Such a move would require broad consensus among Congress, the U.S. central bank and the White House.
U.S. Treasury Secretary Janet Yellen has given her opinions on the potential of a digital dollar but is hesitant to come to any conclusions at this stage in proceedings. Yellen said on Thursday that she had not formed a view on whether the Federal Reserve should create a digital version of the dollar, but such a move would require broad consensus among Congress, the U.S. central bank and the White House.
This follows the recent reports that the Federal Reserve is currently researching whether an electronic version of the greenback would be beneficial or not. Yellen said that she sees both pros and cons to the digital dollar. Although she does have thoughts on its implementation, she feels more research needs to be done before coming up with any definite answers.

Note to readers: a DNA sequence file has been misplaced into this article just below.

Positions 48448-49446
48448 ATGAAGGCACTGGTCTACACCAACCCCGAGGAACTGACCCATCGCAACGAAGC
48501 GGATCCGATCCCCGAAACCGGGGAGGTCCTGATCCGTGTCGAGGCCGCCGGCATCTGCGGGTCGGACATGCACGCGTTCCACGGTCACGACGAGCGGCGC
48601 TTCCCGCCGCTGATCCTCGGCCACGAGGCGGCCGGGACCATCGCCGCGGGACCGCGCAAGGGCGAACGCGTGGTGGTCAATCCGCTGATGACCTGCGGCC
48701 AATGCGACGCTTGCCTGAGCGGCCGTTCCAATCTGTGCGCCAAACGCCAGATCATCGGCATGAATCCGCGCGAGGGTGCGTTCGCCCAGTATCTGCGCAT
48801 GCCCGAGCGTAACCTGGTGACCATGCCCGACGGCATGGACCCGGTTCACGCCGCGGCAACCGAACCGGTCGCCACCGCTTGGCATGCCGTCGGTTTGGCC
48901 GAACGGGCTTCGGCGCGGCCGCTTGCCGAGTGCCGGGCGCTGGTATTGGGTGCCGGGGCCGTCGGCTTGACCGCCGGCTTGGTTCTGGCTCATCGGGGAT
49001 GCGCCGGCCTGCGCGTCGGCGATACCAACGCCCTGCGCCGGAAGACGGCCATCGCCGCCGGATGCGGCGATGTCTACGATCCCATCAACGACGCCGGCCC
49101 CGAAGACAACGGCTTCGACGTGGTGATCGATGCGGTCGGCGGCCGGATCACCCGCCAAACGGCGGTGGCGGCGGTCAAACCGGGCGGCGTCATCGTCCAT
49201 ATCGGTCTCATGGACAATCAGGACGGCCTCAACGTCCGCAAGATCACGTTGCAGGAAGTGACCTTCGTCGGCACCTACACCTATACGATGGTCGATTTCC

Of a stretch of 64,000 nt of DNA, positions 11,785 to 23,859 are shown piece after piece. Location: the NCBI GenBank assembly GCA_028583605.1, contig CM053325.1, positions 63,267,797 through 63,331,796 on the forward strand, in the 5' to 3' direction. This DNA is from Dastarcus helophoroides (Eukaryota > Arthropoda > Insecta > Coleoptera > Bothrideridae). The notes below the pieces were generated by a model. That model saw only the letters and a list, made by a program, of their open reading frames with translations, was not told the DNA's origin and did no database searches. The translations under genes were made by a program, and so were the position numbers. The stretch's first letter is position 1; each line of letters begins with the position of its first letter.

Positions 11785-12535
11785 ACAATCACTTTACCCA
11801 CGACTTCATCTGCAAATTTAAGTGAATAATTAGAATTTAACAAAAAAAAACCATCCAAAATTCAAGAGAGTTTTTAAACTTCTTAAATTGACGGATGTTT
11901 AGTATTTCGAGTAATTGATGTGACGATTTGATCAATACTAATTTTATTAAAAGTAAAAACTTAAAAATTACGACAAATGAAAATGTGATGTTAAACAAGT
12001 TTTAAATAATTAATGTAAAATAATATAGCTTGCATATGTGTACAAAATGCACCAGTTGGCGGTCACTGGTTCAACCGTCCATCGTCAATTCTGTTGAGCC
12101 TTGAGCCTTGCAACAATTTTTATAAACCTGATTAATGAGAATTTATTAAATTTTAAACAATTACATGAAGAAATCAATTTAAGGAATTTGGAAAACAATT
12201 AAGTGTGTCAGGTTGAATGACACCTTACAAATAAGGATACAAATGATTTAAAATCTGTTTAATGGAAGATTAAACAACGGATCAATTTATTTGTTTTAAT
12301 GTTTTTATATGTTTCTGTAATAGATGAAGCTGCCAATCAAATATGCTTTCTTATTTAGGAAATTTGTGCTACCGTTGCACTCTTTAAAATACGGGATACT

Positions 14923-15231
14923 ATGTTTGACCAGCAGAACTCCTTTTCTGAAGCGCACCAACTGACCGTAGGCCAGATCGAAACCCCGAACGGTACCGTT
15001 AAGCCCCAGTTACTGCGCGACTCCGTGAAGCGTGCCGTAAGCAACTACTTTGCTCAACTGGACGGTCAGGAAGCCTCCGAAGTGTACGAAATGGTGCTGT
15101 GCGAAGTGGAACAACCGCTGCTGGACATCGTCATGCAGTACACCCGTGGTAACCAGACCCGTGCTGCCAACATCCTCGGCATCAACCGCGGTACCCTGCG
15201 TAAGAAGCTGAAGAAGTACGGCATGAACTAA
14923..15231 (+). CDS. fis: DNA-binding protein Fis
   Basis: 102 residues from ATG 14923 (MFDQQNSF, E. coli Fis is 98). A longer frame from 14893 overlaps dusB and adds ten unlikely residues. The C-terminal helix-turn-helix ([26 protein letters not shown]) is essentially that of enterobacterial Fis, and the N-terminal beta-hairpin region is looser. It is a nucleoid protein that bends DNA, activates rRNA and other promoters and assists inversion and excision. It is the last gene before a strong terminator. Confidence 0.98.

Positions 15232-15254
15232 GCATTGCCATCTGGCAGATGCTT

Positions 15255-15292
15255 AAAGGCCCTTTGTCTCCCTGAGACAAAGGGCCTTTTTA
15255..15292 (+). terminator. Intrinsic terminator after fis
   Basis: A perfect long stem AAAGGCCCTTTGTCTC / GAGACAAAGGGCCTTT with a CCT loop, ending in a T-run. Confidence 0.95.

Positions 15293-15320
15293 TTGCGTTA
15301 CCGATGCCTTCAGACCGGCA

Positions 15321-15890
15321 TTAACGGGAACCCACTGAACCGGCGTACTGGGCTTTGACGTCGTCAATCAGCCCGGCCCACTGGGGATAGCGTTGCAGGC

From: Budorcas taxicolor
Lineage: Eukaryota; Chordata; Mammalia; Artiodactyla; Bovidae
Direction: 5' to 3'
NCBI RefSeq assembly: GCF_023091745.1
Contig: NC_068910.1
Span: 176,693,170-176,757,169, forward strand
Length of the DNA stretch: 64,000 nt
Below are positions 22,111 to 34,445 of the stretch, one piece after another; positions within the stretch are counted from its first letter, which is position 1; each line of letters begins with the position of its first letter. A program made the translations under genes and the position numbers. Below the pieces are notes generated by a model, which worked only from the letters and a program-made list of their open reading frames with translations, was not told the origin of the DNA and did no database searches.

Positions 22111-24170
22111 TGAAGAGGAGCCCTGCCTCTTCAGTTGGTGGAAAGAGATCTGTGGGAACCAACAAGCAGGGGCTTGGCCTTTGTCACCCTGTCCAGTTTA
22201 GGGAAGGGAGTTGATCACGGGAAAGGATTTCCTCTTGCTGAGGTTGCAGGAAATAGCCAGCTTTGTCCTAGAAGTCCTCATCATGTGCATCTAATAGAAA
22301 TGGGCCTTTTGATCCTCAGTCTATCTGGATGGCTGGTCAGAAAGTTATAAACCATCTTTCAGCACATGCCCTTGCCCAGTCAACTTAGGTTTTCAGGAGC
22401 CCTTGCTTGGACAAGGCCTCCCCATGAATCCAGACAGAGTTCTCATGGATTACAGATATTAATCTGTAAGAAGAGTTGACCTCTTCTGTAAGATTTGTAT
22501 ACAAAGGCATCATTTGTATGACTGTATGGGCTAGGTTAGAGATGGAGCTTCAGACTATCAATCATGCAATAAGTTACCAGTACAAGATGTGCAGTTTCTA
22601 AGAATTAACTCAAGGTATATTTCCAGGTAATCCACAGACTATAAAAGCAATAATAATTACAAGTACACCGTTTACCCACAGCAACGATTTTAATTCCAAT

According to Yellen, the advantages of a central bank digital currency need further study, including its effects on banking institutions.
In contrast, Federal Reserve Governor Lael Brainard, whom President Biden has chosen for vice-chair of the US central bank, has called for urgency in establishing a digital dollar. She suggested that she can’t fathom not having one when China and other nations are developing their own central bank digital currencies, which she considers a race to the top.
According to the Fed secretary, a consensus is required before moving forward. Yellen said that the Federal Reserve was working on a study on the issue and that it would be available soon, and they are cognizant that broad agreement among authorities would need to take place before they could move forward.
“This is a decision that’s important and needs to command consensus. There are some benefits, but there are also meaningful costs.”
As Cointelegraph reported in September, Fed Chair Jerome Powell stated that there was no need for the central bank to hurry their digital currency development plans. Despite several central banks creating their own CBDCs, Powell said the Fed was not rushing to embrace the movement.